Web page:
LIHUE — There wasn’t a dry eye in the courtroom Friday as Kauai Drug Court graduates received their diplomas.
“I remember sitting in jail two and a half years ago, wanting so desperately to turn my life around, but not knowing how to do it. Several times prior to this, I had tried so many times trying to get clean and sober, and I failed. I felt like a lost cause,” said Austin Ferris.
When he was inducted into Kauai Drug Court, Ferris promised himself he would follow the rules.
“With the help of my family and drug court, I have been clean and sober the longest I’ve ever been since I was 13 years old,” he said.
Ferris, who has been sober for 653 days, said since getting involved in drug court, he’s accomplished everything he’s set out to do, including getting a job, paying off traffic fines, buying a boat, getting a place of his own and adopting two puppies.
“But these are all material things. What really matters is the changes I made to my character and the way I think,” he said. “Before I came to drug court, I was a selfish, self-centered drug addict, but since I’ve been here, I learned how to think about my actions and how my actions will affect other people.”
The Kauai Drug Court Program, which began in 2004, offers incentives and rewards to clients who maintain sobriety and are either attending school or training or are employed.
The participants go through rigorous testing, including frequent and random drug and alcohol testing, mental health evaluations, random home visits, curfews and frequent review hearings before the Kauai Drug Court judge.
“We take in clients who are good people who have made bad decisions, and we try and get them on the right path,” said Judge Randal Valenciano, who presided over the drug court hearings. “When you started, the end of the road was just a small light. Now, you’re near the end, and your future is bright.”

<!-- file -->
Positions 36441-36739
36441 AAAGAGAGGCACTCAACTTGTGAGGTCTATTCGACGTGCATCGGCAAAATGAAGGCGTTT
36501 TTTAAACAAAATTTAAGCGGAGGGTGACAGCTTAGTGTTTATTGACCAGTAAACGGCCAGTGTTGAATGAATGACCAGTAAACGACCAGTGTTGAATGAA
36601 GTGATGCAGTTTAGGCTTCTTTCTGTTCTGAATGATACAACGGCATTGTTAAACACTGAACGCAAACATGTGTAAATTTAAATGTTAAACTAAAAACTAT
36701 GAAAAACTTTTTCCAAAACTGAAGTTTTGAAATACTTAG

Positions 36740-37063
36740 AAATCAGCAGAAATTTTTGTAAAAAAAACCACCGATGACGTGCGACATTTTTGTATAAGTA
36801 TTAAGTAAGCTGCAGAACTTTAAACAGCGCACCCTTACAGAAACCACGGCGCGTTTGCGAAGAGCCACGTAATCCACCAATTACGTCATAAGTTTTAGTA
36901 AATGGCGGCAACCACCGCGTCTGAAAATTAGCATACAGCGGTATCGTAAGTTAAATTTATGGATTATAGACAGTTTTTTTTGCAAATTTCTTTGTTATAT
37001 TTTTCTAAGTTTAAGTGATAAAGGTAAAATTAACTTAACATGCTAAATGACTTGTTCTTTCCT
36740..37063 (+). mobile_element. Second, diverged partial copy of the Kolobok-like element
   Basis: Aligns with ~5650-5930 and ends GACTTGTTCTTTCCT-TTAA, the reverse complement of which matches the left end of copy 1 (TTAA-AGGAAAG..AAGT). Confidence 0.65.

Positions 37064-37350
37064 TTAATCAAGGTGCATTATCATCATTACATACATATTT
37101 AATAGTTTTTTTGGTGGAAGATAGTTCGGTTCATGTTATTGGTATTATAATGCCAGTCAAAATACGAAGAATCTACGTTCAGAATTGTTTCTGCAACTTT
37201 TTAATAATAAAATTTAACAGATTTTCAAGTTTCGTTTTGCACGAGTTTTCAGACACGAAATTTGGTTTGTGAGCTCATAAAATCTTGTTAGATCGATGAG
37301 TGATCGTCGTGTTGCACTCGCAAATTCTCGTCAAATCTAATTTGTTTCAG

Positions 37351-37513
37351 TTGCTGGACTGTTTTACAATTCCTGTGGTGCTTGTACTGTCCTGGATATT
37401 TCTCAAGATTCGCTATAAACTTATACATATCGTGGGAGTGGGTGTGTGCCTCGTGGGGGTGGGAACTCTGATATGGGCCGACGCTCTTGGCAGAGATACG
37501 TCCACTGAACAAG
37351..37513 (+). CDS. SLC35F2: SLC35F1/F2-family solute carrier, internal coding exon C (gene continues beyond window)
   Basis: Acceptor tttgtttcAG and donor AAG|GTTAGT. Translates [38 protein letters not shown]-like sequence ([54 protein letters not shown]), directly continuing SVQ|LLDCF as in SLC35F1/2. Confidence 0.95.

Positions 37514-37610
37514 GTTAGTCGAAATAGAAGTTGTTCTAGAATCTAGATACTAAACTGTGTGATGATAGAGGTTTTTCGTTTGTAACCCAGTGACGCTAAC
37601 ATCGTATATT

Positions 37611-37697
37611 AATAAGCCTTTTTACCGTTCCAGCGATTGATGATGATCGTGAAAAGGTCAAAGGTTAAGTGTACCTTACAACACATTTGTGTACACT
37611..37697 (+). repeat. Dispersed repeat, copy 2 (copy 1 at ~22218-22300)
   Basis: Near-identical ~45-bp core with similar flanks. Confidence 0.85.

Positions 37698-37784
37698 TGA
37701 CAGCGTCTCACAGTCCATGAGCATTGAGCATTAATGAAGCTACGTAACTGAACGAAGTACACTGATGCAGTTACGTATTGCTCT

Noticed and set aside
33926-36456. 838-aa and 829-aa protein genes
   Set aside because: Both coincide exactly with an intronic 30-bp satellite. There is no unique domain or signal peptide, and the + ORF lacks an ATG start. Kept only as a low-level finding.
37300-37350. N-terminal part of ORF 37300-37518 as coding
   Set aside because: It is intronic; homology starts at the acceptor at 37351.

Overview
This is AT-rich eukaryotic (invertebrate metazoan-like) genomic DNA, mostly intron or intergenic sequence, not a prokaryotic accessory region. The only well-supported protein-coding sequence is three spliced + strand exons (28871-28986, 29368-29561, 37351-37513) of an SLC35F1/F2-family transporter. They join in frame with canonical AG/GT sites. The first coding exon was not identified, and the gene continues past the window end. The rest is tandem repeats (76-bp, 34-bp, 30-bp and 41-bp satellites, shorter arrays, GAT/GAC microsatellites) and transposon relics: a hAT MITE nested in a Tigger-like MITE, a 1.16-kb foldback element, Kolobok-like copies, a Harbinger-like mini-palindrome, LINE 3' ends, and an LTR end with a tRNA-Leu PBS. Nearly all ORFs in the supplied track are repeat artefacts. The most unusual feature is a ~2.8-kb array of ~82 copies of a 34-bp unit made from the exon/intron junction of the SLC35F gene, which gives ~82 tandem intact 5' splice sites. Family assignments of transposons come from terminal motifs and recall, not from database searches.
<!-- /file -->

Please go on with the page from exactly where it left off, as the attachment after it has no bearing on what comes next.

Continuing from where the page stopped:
On Friday, Jordan Young, another graduate of the 29th class, spoke of her hesitancy to join the program. “I came into drug court pretty much kicking and screaming. I used ice up until the day I had to report to the courthouse,” she said. “My biggest fear was how I was going to make it the last two years without getting high.”
She said her only goal was to graduate so she could go back to the life she wanted to live, which was getting high.
“I’ve been in outpatient treatment before for alcohol, but ice was different,” she said. “With ice, my guilt and shame disappeared, along with my morals, values and conscious. I had no desire to change. I was addicted to the darkness.”
Young, who has been sober for 655 days, said going to the gym helped her get out of that darkness. “I learned how to be a better daughter, sister and mother,” she said.
Sarah Reyes said she got into drugs at an early age. “I started smoking weed in seventh grade, and by the time I was in high school, I got introduced to meth,” she said. “Not soon after, I dropped out and started living at beaches and got into all sorts of trouble.”
While serving a six-month sentence, Reyes said she found out about Kauai Drug Court. “I realized I needed to change,” she said. “I learned so much on how to deal with issues, problems and feelings, all the while living a drug-free life.” Reyes has been sober for 1,122 days.